Ms Mentor interjected that the Committee needed to ensure that the law was applicable to everybody and did not favour the unions.

Clause 30:
Technical corrections were made to the clause and an unnecessary phrase was omitted. The Committee made no further comment.

Clause 31:
Dealt with the grievances of employees and was redrafted to allow Heads of Department’s (HODs) to approach the PSC directly as well as ensuring that all avenues were exhausted to resolve disputes internally before collective bargaining was resorted to. Mr Sikakane asked why HODs were allowed to approach the PSC directly, thereby going over the heads of the executive authority. Adv Van Schoor explained that the executive authority was often the cause of discontent and that the matter remained unresolved. The HODs did not have carte blanche as the circumstances in which the PSC may be approached were described. The Committee made no further comment.

Clause 32:
Technical corrections were made to the clause. The Committee made no further comment.

Clause 33:
Technical corrections were made to the clause. The Committee made no further comment.

Clause 35:
Included the provision that the deliberations were subject to the Labour Relations Act and any collective agreement, placed restrictions on the employment of temporary personnel and limited the power to authorise deviations from regulations. The Committee made no further comment.

Clauses 37, 38, 39:
Technical corrections were made to the clauses. The Committee made no further comment.

Clause 40:
Technical corrections were made to the clause. The Committee made no further comment.

Clause 43:
Included the corrections made to the short title. The Committee made no further comment.

Schedule:
The definition of Public Service was amended to include government components. Technical corrections were made to the clause. The Committee made no further comment.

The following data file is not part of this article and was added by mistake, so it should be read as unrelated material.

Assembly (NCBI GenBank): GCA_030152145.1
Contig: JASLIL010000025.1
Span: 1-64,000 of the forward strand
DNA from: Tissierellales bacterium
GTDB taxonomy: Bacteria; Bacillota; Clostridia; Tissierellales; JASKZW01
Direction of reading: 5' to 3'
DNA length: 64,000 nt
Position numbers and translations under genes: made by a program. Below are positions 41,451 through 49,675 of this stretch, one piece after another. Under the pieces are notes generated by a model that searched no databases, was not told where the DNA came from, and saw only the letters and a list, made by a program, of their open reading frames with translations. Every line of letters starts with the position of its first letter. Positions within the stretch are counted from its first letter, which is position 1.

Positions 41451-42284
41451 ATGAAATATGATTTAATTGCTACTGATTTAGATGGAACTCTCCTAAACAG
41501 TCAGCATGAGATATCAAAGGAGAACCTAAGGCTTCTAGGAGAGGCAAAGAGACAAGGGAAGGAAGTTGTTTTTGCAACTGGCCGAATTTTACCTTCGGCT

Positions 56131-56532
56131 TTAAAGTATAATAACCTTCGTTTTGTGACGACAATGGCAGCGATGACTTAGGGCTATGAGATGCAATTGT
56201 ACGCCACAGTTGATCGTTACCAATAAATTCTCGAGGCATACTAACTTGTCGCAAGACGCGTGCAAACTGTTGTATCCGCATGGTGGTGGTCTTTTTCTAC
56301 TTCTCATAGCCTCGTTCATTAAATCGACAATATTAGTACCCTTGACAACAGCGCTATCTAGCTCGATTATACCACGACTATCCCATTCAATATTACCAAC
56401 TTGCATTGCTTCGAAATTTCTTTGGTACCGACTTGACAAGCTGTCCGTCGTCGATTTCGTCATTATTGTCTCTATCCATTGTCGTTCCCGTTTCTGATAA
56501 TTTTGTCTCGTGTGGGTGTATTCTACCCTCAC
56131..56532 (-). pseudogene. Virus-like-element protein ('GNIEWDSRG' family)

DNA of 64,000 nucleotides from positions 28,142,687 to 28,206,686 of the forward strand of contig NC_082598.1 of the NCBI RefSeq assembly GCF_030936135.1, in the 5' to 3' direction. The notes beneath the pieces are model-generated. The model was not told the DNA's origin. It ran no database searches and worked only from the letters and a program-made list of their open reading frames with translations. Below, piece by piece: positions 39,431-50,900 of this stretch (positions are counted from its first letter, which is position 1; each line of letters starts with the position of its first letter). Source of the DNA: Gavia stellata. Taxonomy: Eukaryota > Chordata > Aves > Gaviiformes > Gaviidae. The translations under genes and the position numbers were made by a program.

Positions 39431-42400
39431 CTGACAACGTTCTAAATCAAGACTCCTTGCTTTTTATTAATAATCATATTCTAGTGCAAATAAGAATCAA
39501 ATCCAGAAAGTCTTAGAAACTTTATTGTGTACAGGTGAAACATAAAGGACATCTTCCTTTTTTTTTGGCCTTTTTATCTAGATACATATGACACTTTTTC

Long Title:
The amendments were included in the new long title of the Bill.

Motion of desirability
The Chairperson read the long title of the Bill.

Mr Sikakane proposed that the Committee adopt the amended Bill. Ms Mentor seconded the proposal. The Chairperson signed the amended Bill.

Adoption of Bill
Adv Van Schoor took the Committee through each clause of the Bill, as amended.

The Enactment Clause, Clauses 1, 2, 3, 4, 7, 8, 9, 11, 13, 17, 19, 20, 21, 23, 24, 25, 26, 27, 30, 32, 33, 35, 37, 38, 39, 40, 43 and the Schedule
The Chairperson noted that the Committee adopted these clauses, with amendments.

Clauses 5, 12, 14, 15, 16, 18, 22, 28, 29, 34, 36, 41 and 42
The Chairperson noted that the Committee adopted these clauses, without amendments.

Clauses 6, 10 and 31
The Chairperson noted that the Committee adopted these new clauses.

Long Title
Adv Van Schoor proposed that the words “to provide for the implementation of the directions of the Public Service Commission” were inserted after “…Office of a Premier”;” in line 7 of the amended long title. The Chairperson noted that the Committee adopted the long title, with amendments.

The Committee passed the Bill.

Prof Levin thanked the Committee and said the Department was looking forward to implementing the Bill once it was enacted.

Mr Khumalo, Ms L Maloney and Ms Mentor thanked everybody that was involved with the amendments to the Bill.

[Members held an off-the-record discussion on the current strike by Public Service personnel.]

The meeting was adjourned.

 

 

Appendix A:

FRASER-MOLEKETI SPEECH ON PUBLIC SERVICE AMENDMENT BILL

 

Claims that the Public Service Amendment Bill, which is aimed at creating a single public service at national and provincial levels and allows for secondment of employees, was unconstitutional fell on deaf ears as the ANC used its parliamentary muscle to pass the controversial Bill yesterday.

 

Public Service and Administration Minister Geraldine Fraser-Moleketi dismissed allegations the Bill was a plot to centralise power. Rather, it was intended to improve the organisational and human-resource framework of the public service to enhance the state's capacity to deliver services more effectively, she maintained. The primary aim of the Bill was to improve the organisational and human-resource framework for the public service to address obstacles to service delivery.

 

The Bill was also aimed at ensuring easier day-to-day administration of the Act by addressing certain legal difficulties, clarifying several provisions, removing obsolete provisions and aligning the Act with other legislation, Fraser-Moleketi said.